Evolving Curricula for an Exponential World

today’s students often spend time learning very difficult material that they don’t need, while getting no exposure to critical information that is important to achieving success in the digital age.

Many of our society’s technical failures are due to poorly trained engineers and scientists who do not understand complex hardware and software systems. Aircraft, spacecraft, power plants, automobiles, The Pennsylvania State University graduate minor program in computational science undergraduate minors in information, science, and technology Aircraft, spacecraft, power plants, automobiles, information systems, networks, and so on are all extremely vulnerable to software failures — and our workforce is not trained to handle these issues. Only about five percent of our engineering undergraduates can even program a computer. In addition, only about 55 percent of entering engineering students actually graduate. Perhaps if these students were taught more relevant, modern, and interesting material they would stay in the programs. Often, students themselves realize what’s important; one school offered a computer science minor, and it was so popular that the university could not meet the demand and it was canceled. Unbelievable.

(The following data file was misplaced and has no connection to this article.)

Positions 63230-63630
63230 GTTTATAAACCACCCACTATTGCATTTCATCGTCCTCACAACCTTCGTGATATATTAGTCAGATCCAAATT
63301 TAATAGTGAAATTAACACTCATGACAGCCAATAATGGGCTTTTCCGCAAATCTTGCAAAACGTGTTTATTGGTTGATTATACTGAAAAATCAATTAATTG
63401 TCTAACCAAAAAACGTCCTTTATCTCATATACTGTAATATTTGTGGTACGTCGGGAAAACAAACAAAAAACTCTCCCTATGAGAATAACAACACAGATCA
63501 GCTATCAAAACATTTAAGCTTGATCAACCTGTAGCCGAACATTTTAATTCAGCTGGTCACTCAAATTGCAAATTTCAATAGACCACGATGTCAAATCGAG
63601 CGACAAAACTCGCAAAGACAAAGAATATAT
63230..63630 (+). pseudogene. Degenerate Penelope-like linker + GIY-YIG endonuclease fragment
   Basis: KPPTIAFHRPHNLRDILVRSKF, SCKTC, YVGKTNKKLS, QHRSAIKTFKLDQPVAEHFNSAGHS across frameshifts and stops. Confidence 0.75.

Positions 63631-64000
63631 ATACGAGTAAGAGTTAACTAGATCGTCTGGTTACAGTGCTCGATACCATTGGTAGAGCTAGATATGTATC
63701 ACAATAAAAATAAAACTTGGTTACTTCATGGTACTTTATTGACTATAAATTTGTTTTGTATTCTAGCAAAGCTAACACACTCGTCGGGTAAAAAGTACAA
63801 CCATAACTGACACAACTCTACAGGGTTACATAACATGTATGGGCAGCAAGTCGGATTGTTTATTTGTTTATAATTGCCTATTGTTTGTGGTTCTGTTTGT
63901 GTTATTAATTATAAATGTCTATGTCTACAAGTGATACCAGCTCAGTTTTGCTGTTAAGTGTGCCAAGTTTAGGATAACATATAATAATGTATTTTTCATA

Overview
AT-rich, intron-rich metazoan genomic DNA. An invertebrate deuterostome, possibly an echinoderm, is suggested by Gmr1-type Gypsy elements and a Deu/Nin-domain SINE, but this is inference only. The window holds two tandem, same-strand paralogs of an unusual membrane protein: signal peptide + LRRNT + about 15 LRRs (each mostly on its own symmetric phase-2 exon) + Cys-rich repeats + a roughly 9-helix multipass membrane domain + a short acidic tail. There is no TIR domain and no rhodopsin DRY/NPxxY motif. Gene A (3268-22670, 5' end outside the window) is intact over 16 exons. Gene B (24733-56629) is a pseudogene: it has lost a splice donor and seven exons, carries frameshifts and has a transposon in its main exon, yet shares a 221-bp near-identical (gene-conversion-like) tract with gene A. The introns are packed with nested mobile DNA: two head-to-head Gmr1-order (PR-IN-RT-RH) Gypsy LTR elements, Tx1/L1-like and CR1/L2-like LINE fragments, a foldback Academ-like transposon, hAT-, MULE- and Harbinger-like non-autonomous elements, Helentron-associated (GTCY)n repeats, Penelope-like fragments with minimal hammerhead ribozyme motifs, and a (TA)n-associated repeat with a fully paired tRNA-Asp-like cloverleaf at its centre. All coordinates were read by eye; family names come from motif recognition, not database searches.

Academic curricula must reflect the fact that we are in the information age. Every person graduating from college should have a thorough understanding of computing, software, and information science. The computer is the greatest tool ever invented. College graduates — especially those in science and engineering — should know how to use it.


About basicrulesoflife

Year 1935. Interests: Contemporary society problems, quality of life, happiness, understanding and changing ourselves - everything based on scientific evidence.
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